Sustainability has become a fashionable issue nowadays. In the world of ever shrinking resources, we are confronted every day with the question of how we are to deal with raw materials, resources and also human labor. Although sustainability is more commonly associated with our consumption decisions, the term has long been used with respect to human resource policies as well. Many companies rightly see their employees as their most valuable resource, on which their business success is based, and take care of their well-being.
Unlike in classical IT, where technical expertise is continuously in demand, as for example in software development, the handling of data in a company is based on the democratization and self-service principle. Data or, more precisely, business intelligence should ideally combine technical competence and domain knowledge. After the initial setup of the infrastructure and the implementation of technical solutions by a central data team, there is a transition to a hybrid data team with a strong involvement of the business departments. Roles are over-defined in this constellation, with members of the central data team acting more as mentors and data evangelists, and gradually handing over all tasks related to the creation of data analyses and dashboards to the business departments. Over time, business takes over and technical members of the data teams are only involved in the operation and maintenance of the infrastructure and tools. Original tech issues become business issues. Such a decentralization and democratization of data, also called data citizenship, is intentional and is a part of the modern strategy to ensure broad access to data and to transform companies into data-driven organizations.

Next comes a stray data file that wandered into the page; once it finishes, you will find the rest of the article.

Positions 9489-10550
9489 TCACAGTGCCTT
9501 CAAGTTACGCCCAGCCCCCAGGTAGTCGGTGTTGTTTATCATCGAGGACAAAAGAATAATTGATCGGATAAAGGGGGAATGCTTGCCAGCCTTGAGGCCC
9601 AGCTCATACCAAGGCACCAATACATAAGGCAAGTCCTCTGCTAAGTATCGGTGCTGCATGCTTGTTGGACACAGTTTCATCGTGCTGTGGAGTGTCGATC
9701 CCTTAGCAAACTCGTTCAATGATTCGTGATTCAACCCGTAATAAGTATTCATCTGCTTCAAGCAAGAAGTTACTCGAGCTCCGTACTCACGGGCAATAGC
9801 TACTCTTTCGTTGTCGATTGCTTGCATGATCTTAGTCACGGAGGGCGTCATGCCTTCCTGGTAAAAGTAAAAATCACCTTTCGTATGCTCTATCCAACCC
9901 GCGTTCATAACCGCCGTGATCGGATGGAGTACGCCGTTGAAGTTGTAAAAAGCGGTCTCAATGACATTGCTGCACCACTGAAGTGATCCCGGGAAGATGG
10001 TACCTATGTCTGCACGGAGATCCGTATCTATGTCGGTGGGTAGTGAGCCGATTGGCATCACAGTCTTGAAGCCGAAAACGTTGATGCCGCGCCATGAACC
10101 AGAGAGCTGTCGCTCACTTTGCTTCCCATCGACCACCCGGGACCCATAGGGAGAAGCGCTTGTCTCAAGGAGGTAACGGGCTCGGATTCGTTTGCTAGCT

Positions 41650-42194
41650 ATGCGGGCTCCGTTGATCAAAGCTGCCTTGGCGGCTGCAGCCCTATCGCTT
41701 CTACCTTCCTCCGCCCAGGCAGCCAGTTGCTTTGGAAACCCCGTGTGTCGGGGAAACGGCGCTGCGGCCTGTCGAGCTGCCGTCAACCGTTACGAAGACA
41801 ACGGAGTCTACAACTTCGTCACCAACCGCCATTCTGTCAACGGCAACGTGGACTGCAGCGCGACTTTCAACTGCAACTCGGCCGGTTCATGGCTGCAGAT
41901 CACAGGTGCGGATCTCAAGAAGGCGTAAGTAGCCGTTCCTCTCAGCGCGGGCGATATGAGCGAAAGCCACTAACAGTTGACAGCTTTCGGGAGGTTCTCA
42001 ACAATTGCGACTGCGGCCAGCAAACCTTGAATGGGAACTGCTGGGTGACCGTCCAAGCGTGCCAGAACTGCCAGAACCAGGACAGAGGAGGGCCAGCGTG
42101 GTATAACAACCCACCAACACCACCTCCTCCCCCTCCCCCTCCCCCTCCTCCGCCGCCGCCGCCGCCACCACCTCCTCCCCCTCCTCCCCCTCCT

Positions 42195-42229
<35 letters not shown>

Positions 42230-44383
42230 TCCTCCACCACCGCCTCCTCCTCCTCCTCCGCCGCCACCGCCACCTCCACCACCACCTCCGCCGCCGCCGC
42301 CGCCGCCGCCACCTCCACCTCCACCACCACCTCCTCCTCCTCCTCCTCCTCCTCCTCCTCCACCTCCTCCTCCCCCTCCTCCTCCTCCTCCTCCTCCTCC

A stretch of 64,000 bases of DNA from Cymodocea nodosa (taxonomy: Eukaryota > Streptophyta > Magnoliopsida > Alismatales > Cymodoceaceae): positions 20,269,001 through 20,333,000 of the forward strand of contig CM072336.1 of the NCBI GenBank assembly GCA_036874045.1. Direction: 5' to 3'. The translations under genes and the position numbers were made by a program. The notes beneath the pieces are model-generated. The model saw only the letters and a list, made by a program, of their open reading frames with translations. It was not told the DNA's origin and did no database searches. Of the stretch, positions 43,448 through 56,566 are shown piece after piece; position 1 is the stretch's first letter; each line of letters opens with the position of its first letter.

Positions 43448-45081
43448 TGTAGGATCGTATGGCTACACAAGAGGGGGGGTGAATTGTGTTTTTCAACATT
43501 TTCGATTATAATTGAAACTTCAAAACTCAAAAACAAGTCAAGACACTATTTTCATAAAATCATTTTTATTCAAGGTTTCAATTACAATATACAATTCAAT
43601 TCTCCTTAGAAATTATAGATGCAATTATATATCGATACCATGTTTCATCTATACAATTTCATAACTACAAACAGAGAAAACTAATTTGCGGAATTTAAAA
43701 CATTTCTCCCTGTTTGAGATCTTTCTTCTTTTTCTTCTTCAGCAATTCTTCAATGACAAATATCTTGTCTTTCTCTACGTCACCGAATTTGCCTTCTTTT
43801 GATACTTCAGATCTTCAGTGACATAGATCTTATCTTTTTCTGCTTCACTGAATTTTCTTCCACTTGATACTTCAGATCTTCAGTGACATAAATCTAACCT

With many such advantages of this approach for the organization, hardly any employer would be happy to hire professionals with the vision that they will most likely have to be dismissed again after a certain period of time.
Not without significance are such factors as:
- current shortage of data specialists,
- long, cost intensive recruitment processes,
- lack of experience in building well-functioning data teams,
- no internal experts who could verify the candidates’ technical knowledge,
- no pipeline of BI projects to guarantee continuity of employment.
From a business point of view, it makes no sense to hire highly qualified experts whose knowledge is no longer in demand for a long time, not to mention the employee perspective. In such cases, it is worthwhile to have a highly specialized and experienced nearshore partner who can start your data intelligence project at short notice and, after its completion, ensure that its employees can continue to rely on secure employment and continue to gain experience and knowledge working on projects conducted in cooperation with international companies.
Are you planning a BI project and looking for a suitable nearshore partner who will pull in the same direction?
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